Sports bookies work Lawrence, seeking new prey for games stacked against gamblers.
Former Chicago mobster William Jahoda ran a $20 million-a-year betting operation before turning against his brethren, sending 19 hoods to prison.
Lex Varria was a hairdresser by day and a sports bookie by night. With ties to the Boston mafia, he targeted wealthy East Coast college students for a decade.
Before a Student Union Activities lecture Tuesday at Kansas University, Jahoda and Varria conducted research on gambling in Lawrence.
- Of the bars visited, all provided access to illegal sports betting.
- They found two bookies serving the city. The ceiling bet per game was $500. Most people bet $200 per game.
- Among the players, the biggest gambler wagered $2,400 for the weekend.
"I'm not saying it's an epidemic," said Jahoda, an alum of the federal witness protection program. "I'm not saying it's a problem. I'm saying it's here."
Jahoda and Varria were at KU Tuesday to warn students about the evils of gambling.
Varria, who made a living hustling the best and brightest at Harvard, MIT, Brown and Providence and compelling them to do petty crimes to erase gambling debts, challenged the gaming industry's estimate that 5 percent of Americans had a problem controlling their wagering.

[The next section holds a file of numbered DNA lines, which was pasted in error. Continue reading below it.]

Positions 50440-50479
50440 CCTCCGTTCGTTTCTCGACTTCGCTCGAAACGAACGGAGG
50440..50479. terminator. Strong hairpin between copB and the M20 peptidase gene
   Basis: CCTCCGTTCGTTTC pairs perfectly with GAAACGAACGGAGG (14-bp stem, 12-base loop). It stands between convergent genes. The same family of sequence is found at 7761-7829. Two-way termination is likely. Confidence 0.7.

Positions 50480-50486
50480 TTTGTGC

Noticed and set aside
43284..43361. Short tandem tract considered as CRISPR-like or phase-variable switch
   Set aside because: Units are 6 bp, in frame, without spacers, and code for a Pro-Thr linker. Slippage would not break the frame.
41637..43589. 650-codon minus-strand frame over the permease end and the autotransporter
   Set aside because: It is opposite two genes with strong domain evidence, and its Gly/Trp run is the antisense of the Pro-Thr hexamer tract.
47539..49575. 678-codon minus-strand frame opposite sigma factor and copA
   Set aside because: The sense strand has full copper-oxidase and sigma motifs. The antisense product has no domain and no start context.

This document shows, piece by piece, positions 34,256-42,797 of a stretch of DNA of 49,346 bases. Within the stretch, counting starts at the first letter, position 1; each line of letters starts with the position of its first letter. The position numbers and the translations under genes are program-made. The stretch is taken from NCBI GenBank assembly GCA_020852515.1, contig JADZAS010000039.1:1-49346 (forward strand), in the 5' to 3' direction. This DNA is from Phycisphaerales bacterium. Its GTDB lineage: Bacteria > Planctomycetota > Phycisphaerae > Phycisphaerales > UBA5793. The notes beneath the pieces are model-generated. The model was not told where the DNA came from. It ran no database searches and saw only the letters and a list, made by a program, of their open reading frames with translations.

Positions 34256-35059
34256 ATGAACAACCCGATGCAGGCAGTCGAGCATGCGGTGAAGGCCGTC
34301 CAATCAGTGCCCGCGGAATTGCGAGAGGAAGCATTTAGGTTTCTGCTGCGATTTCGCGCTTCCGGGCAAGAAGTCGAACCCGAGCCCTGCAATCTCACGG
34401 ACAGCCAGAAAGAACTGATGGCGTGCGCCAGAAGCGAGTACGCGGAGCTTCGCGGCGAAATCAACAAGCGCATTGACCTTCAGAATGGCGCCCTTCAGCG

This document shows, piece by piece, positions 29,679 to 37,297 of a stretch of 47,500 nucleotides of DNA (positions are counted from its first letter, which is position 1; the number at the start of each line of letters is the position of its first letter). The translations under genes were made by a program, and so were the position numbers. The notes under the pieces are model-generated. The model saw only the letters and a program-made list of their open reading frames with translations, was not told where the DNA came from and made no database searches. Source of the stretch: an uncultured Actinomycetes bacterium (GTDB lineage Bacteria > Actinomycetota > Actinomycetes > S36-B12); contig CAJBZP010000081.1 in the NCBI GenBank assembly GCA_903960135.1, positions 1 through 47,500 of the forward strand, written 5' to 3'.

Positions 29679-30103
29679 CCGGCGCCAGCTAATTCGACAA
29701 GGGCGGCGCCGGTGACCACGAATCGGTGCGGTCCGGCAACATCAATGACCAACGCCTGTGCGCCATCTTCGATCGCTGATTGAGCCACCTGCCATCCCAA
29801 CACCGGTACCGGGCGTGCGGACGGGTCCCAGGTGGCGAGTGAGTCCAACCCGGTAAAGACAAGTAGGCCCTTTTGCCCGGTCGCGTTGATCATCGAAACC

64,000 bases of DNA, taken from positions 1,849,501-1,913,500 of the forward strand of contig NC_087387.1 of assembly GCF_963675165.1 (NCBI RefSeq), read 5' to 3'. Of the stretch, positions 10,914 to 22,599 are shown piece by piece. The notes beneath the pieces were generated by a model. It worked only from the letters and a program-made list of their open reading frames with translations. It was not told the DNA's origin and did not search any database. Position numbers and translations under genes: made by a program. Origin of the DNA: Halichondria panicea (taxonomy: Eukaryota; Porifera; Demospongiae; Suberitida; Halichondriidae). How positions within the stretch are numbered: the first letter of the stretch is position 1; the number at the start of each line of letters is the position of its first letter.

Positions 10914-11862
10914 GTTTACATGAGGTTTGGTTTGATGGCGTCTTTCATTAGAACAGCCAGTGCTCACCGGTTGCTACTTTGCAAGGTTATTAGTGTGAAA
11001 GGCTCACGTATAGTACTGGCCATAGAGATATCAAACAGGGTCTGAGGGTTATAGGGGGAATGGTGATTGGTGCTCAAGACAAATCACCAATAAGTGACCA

"In my experience about 12 to 15 out of 100 would get dirty before it was over," he said.
People at the lecture were asked to stand if they knew two people whose college careers were being influenced by gambling. About 20 out of 75 stood.
"I took advantage of kids because they were vulnerable," said Varria, explaining why he targeted freshmen. "Of those who got in trouble, none made it past their junior year."
His busiest time of year: March Madness, the NCAA Tournament.
He said popularity of sports bars and satellite dishes increased business for bookies. Gamblers can sit and watch four or five games at once, he said.
"They're stimulated more to gamble," Varria said.
Jahoda said he didn't have moral or religious objections to gambling. His point: It's mathematically impossible for a community of gamblers -- all bettors at KU, for example -- to beat the house.
Successful bookmakers, he said, never become more than social gamblers.
"They know the story behind the story," he said. "They know they can't win."
Jahoda and Varria work with Americans Against Organized Gambling. They share responsibility for promoting illegal gambling. Both hope disclosing their past might keep people from getting hurt in the future.
"If I get to one kid, it's worth it for all the lives I trashed," Varria said.
They were joined at the forum by Tom Grey, executive director of the National Coalition Against Gambling Expansion.
Grey said Americans have been promised that legalized gambling would provide entertainment, economic prosperity and revenue for states while putting criminals out of business.
"That's not reality," he said. "We need to educate people."